For the 2nd objective, a survey will be conducted in eastern ND to determine if the soybean gall midge is present and at what level of infestation in ND. Currently, no pest management recommendation are available for control of this yield robbing gall midge in soybeans.
The 3rd objective will provide a 'new' soybean insect pest publication and banner for use by the NDSC, soybean growers and NDSU Extension.

Progress of Work

Updated November 14, 2021:
Please see attached file.

View uploaded report PDF file

Final Project Results

Updated July 18, 2022:

View uploaded report PDF file

View uploaded report 2 Word file

North Dakota Soybean Council
Executive Summary – June 30, 2022

Pyrethroid Resistant Soybean Aphids and Soybean Gall Midge Survey

Dr. Janet J. Knodel, Professor and Extension Entomologist
Dr. Veronica Calles-Torrez, Post-doctoral Scientist
Patrick Beauzay, State IPM Coordinator and Research Specialist

Brian Otteson, Director, NDSU Agronomy Seed Farm, Casselton, ND
Grower cooperators – Jared Hagert, Dale Flesberg

Soybean aphid is a major insect pest of soybeans in North Dakota. The goal of this research was to develop the best pest management (BPM) practices for insecticide resistant soybean aphids. Grower complaints of pyrethroid insecticides not controlling soybean aphids were common and widespread in eastern North Dakota during 2017. Laboratory bioassays confirmed that about 70% of the soybean aphid populations tested were resistance to pyrethroid insecticides. In 2021, soybean aphid populations were low and present at non-economic levels, so no insecticide testing of new different modes of action could be done. Since soybean aphid were not present at economic population levels in 2021, we used our soybean insecticide plots to conduct a grasshopper insecticide efficacy study, and evaluated some newer products like Vantacor. Recently, grasshopper populations have been economic throughout the state due to the drought increasing population levels. This research is important for soybean growers, so they can wisely select which insecticide and mode of action to use against existing insect pests like grasshoppers and pyrethroid resistant soybean aphids.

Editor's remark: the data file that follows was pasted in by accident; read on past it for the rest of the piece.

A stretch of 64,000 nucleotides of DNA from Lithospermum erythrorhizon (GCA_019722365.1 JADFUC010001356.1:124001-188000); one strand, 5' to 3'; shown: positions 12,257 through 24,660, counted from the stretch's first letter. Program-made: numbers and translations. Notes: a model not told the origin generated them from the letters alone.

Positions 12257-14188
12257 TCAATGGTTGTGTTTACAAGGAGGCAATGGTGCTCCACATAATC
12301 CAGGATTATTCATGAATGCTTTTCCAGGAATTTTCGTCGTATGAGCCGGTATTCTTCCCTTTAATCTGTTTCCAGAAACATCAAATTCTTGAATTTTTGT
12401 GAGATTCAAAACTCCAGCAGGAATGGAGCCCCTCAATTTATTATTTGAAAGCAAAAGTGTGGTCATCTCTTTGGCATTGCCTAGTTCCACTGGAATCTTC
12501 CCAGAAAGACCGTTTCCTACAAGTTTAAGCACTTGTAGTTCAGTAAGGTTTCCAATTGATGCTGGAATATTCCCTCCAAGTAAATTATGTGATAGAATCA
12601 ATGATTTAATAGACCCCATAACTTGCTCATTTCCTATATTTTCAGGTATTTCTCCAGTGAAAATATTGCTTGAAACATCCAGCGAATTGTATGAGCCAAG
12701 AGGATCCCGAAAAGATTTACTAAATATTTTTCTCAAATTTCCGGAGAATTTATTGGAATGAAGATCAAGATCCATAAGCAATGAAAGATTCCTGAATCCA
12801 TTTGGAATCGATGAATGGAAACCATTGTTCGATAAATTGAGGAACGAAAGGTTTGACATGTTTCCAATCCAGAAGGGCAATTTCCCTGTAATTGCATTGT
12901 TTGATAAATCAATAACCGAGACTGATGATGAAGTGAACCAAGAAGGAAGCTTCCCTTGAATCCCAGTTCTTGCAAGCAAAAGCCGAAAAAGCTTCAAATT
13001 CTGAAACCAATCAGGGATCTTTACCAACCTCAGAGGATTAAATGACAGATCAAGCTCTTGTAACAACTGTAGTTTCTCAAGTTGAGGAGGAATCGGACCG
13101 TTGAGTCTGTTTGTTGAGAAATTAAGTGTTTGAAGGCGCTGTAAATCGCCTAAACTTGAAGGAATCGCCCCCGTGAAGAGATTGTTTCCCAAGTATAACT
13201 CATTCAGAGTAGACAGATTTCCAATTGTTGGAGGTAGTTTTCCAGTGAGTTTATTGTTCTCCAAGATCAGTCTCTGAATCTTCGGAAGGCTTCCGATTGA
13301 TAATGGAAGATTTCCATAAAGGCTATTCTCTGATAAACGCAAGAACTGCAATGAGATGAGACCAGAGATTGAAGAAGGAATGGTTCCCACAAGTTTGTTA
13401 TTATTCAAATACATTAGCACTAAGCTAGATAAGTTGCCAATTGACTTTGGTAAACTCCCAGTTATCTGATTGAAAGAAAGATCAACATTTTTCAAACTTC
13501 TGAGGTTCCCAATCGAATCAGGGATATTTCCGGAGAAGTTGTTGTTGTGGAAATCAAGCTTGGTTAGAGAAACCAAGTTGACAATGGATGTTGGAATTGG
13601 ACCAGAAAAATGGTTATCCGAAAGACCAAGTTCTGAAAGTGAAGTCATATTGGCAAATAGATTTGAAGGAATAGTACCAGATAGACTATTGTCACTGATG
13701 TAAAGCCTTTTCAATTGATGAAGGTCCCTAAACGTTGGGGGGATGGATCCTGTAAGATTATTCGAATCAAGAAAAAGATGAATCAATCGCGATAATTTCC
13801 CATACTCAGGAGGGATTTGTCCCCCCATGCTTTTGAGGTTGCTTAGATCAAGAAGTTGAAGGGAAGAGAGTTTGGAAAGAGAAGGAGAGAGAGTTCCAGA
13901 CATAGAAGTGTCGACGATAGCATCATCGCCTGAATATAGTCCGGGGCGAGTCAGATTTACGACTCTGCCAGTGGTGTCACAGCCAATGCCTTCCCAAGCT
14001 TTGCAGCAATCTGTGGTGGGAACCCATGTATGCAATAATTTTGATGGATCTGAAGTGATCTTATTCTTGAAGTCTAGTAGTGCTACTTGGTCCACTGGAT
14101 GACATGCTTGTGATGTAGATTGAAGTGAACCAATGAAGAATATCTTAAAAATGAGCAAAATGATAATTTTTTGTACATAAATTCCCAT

Our second objective was to survey for the invasive soybean gall midge, a new insect pest of soybeans. Soybean gall midge is now established in five states (Iowa, Minnesota, Missouri, Nebraska and South Dakota) and has increased its distribution from a total of 67 counties in 2018 to 114 counties in 2021. As soybean gall midge continues to expand its distribution, it is important for North Dakota soybeans growers to know if soybean gall midge is present in North Dakota. A total of 588 soybean fields were inspected for soybean gall midge in 48 of the 53 counties in North Dakota (90% of the counties). Results of our 2021 soybean gall midge survey were negative for all soybean fields surveyed in North Dakota. Future survey work for detection of soybean gall midge will be crucial for soybean production in North Dakota.

Our last objective was to produce extension outreach materials including a large banner and a Soybean Insect Diagnostic Series (to be completed winter 2022-23) on economic insect pests of soybean.

Benefit to Soybean Farmers

An Integrated Pest Management (IPM) approach will benefit the ND soybean industry by minimizing pesticide costs, soybean pest damage, and risks of pests developing pesticide resistance, thereby increasing soybean productivity.

Performance Metrics

Project Years